The Dutch Are Returning to Celebrate With the City

September 28, 2008 at 6:49 pm Leave a comment

What do bowling, the Bowery, Brooklyn, the Bronx, Harlem, Stuyvesant Town, the Yankees, the Roosevelts and coleslaw have in common?

They are all part of New York’s Dutch heritage. You might have missed it, what with the continuing financial crisis and the parade of world leaders in town for the United Nations General Assembly, but Dutch officials, including the prime minister and the heir to the Dutch throne, were also in town last week to inaugurate the city’s 400th birthday celebration.

The party begins next year with the quadricentennial of Henry Hudson’s voyage up what became the eponymous river. It’s also 400 years since Champlain sailed down the lake that took his name. In addition, the bicentennial of Robert Fulton’s inaugural steamboat voyage in 1807 is being observed.

Given the perhaps never-to-be-settled debate over which year New York was actually founded, the celebration of Hudson’s voyage is likely to revive competing claims over which explorer arrived first.

Verrazano, an Italian sailing for the French, anchored off Brooklyn in 1524 and described a large lake that was probably Upper New York Bay. The Spanish dispatched Esteban Gómez, a navigator from Portugal. He arrived in New York Harbor on St. Anthony’s Day in 1526 and christened the river (later known as the Hudson) the San Antonio.

Since neither explorer discovered anything considered of great value, Europeans apparently decided that New York wasn’t a nice place to live, or to visit. Hudson — an Englishman hired by the Dutch — didn’t make it here until more than 80 years later, in 1609.

As a harbinger of the city’s emergence as a fashion capital, perhaps, Hudson’s first mate, Robert Juet, said of the natives: “They desire clothes.”

Juet also wrote that “the people of the country” seemed “very glad of our coming” and were “very civil.” But by the second day he was expressing mistrust, and on the third day, Sept. 4, he reported that five sailors on a scouting mission were “set upon” by two dozen natives in two canoes and that an Englishman, John Coleman, was killed with an arrow in his throat.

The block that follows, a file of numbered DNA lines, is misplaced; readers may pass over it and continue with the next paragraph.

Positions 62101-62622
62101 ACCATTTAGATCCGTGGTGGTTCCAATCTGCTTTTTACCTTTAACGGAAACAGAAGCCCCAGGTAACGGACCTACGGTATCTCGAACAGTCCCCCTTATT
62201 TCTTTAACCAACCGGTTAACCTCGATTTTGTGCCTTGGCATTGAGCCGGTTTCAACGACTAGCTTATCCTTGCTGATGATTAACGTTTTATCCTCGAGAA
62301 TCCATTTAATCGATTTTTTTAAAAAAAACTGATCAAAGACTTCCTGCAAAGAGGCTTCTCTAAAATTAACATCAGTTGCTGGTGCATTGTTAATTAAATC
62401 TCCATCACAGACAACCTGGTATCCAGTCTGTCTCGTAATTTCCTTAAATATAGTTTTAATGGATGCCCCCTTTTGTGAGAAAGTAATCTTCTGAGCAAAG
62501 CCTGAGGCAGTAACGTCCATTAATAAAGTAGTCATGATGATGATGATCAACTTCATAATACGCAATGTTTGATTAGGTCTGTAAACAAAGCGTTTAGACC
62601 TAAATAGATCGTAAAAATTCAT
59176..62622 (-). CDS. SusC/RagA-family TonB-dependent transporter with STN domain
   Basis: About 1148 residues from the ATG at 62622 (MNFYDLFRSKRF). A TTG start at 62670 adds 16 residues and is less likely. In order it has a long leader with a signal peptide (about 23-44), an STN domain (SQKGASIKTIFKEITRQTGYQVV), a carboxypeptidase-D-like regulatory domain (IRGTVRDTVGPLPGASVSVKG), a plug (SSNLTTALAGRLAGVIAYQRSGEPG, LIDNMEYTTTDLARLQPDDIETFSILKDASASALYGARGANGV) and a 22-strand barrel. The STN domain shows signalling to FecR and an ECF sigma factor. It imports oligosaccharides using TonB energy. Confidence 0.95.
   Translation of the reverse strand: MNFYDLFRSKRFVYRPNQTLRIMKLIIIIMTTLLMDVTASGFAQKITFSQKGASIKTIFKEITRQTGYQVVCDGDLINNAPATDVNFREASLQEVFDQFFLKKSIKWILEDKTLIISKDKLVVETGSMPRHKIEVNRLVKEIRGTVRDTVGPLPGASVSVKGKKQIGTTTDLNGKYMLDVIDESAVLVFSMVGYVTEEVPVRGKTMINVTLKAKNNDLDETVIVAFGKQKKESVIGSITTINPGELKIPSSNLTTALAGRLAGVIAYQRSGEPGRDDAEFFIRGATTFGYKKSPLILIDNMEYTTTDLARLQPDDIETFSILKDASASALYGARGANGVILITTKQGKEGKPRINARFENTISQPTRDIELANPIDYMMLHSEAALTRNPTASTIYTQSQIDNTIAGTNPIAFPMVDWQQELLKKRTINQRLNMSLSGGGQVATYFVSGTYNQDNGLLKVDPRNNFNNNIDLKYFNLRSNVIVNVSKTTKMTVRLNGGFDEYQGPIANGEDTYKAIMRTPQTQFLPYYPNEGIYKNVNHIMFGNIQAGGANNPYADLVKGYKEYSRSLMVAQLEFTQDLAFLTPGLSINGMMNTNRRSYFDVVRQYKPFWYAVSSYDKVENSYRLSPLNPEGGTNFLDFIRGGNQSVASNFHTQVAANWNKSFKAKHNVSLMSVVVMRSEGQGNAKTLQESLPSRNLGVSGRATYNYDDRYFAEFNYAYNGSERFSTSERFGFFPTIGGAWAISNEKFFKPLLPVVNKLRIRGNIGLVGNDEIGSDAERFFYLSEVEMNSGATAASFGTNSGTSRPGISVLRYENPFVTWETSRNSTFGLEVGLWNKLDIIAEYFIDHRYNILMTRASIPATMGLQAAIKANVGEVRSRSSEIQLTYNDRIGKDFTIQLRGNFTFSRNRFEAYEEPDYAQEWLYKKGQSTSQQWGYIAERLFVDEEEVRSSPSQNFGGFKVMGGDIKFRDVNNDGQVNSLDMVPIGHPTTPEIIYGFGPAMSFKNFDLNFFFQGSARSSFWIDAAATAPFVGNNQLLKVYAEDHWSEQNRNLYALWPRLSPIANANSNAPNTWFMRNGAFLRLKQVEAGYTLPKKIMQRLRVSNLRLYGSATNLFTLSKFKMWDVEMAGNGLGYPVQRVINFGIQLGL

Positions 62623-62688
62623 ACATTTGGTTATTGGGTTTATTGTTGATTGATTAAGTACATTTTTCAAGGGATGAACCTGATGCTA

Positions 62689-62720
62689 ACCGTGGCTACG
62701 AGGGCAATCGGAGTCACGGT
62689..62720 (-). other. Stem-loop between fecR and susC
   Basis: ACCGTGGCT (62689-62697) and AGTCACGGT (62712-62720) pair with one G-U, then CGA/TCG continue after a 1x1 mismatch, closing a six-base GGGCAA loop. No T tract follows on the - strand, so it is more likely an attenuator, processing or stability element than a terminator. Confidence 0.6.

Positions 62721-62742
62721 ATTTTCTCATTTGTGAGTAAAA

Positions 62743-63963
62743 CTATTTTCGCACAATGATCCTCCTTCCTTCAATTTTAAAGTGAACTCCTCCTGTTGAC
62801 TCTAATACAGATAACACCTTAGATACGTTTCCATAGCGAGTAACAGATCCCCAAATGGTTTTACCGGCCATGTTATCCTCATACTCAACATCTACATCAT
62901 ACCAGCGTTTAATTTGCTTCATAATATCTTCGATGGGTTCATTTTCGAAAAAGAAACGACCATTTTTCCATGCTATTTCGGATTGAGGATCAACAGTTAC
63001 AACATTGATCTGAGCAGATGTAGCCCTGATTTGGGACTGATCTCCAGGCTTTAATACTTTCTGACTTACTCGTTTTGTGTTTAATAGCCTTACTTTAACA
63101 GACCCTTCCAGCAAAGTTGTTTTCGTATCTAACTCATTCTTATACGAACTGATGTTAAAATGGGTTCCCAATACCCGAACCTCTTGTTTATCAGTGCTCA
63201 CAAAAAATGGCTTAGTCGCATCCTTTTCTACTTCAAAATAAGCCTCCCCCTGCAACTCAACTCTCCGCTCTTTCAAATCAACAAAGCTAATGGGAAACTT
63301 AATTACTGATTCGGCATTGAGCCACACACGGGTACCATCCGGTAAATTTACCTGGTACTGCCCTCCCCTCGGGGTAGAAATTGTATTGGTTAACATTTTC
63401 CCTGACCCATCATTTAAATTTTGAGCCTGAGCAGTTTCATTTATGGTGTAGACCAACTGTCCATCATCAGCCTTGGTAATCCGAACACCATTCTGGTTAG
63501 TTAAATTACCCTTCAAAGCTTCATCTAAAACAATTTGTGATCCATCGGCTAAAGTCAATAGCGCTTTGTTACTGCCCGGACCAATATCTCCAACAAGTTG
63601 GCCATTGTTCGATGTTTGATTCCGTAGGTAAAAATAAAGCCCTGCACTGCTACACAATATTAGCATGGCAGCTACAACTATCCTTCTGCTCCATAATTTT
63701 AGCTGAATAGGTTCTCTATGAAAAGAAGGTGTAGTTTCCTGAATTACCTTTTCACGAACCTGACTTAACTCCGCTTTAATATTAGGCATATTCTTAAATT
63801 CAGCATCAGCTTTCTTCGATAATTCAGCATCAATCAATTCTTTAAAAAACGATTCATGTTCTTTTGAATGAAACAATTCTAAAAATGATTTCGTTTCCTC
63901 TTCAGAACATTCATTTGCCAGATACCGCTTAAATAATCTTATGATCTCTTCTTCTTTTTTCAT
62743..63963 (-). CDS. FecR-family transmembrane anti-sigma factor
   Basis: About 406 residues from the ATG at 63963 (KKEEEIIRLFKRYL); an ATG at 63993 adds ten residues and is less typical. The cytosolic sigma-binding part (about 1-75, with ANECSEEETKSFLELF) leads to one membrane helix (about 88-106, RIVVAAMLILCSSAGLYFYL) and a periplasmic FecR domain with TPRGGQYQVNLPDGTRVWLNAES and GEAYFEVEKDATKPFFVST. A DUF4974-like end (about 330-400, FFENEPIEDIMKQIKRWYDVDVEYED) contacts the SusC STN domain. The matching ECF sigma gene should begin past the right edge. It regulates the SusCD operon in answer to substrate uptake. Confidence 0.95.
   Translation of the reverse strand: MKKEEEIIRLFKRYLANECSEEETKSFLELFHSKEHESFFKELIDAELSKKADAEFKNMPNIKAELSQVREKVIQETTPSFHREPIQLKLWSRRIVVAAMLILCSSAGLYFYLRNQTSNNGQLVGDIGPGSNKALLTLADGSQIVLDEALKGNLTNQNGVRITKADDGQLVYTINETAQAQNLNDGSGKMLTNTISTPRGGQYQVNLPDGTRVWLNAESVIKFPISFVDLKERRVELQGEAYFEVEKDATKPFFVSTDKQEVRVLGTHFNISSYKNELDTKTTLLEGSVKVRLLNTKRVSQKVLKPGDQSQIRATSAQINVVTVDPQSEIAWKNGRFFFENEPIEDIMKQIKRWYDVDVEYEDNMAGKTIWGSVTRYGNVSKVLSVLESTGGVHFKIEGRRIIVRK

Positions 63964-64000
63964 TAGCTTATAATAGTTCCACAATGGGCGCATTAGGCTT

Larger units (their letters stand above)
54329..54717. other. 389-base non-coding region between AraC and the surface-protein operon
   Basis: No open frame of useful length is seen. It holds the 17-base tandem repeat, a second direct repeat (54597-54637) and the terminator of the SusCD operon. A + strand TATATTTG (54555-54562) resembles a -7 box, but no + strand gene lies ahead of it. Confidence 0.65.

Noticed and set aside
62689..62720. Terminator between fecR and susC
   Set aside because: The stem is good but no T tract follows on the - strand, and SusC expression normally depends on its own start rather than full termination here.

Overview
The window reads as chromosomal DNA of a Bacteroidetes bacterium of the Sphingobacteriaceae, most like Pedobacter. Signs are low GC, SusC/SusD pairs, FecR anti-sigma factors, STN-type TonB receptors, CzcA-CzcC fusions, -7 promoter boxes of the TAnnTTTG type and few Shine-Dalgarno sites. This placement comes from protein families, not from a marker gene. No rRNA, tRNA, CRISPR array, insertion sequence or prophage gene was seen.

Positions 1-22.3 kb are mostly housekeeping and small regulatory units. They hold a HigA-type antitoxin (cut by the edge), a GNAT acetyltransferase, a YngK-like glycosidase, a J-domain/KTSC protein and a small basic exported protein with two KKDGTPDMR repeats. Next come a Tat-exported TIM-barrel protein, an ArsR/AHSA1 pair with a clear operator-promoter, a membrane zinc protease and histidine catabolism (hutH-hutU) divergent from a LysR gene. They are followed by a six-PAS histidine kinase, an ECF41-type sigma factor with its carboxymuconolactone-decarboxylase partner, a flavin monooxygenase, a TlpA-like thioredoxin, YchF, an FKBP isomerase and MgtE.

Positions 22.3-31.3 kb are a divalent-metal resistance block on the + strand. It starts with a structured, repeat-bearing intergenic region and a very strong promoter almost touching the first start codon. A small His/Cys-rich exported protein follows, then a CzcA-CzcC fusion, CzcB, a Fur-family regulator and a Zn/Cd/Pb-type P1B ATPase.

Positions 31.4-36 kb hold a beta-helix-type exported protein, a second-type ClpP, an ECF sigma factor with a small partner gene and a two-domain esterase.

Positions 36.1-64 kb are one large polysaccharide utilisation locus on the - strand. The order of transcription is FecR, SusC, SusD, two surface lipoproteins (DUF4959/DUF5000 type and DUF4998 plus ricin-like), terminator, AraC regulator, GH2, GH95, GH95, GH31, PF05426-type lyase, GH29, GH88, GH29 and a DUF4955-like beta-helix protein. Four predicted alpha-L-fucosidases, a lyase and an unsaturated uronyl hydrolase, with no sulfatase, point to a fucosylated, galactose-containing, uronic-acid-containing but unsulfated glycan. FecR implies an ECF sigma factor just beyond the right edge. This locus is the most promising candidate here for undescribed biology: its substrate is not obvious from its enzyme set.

The 300th anniversary of Hudson’s arrival in September 1909 was a very big deal. Wilbur Wright flew from Governors Island and over the Hudson to Grant’s Tomb and back. A flotilla of hundreds of vessels included a replica of Hudson’s ship, the Half Moon, which, lamentably, sailed smack into a facsimile of Robert Fulton’s vessel, the Clermont.

Celebrators were cautioned about pickpockets. They were told that police officers had orders to arrest “elbowers.” And, in a warning that resonates today, they were urged to say something “if you see anyone acting in a suspicious manner.”

New York is still home to about 25,000 people who claim Dutch ancestry, but that is fewer than most other ethnic groups. Much of the Dutch legacy seems tied to the sponsorship of the New York City Marathon by ING, the Dutch financial group, to renewed interest in windmills to meet energy needs, and in surviving names derived from the Dutch, including Yankee and Roosevelt.

Next year, the Dutch intend to exhibit here for the first time evidence of the legendary sale of Manhattan Island for $24: Peter Schaghen’s 1626 letter announcing to the “High and Mighty Lords” of the West India Company that the settlers in Lower Manhattan were in good spirits; had borne some children; grew wheat, barley and other grain; and bought the roughly 22,000-acre island for 60 guilders worth of goods.

The Dutch also plan to open a pavilion in Rockefeller Center, which they hope to move eventually to tiny Peter Minuit Plaza at the Battery, and install street signs downtown with their original Dutch names.

More commemorations are planned by, among others, the city, the state’s Hudson-Fulton-Champlain Quadricentennial Commission and the National Parks of New York Harbor Conservancy.

Last week, visiting Dutch officials planted a hickory sapling on Governors Island (which the Dutch first named Nooten Eylandt, or Nut Island, after the nut trees that grew there).

Today, the Netherlands is grappling with an issue that New Yorkers came to grips with 400 years ago: diversity.

Frans Timmermans, the Dutch minister for European affairs and international cultural policy, said there were slaves in early New Amsterdam and some anti-Semitism, but he recalled that Peter Stuyvesant resisted orders from Holland to get rid of, among others, the Swedes.

“What we now call tolerance was really indifference, as long as you behaved,” Mr. Timmermans said in an interview.

Today, an influx of Moroccans and Turks is changing the face of the Netherlands. In major cities, almost half the population is no longer of European origin.

“We still call people immigrants or foreigners in the third generation,” but New York “is the most successful immigrant society,” Mr. Timmermans said. “The day you step off the boat or plane you’re a New Yorker. That has to do with its history.”

By SAM ROBERTS

NY Times

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Entry filed under: Get Wet, Manhattan, Public Waterfront. Tags: , , , , , , , , .

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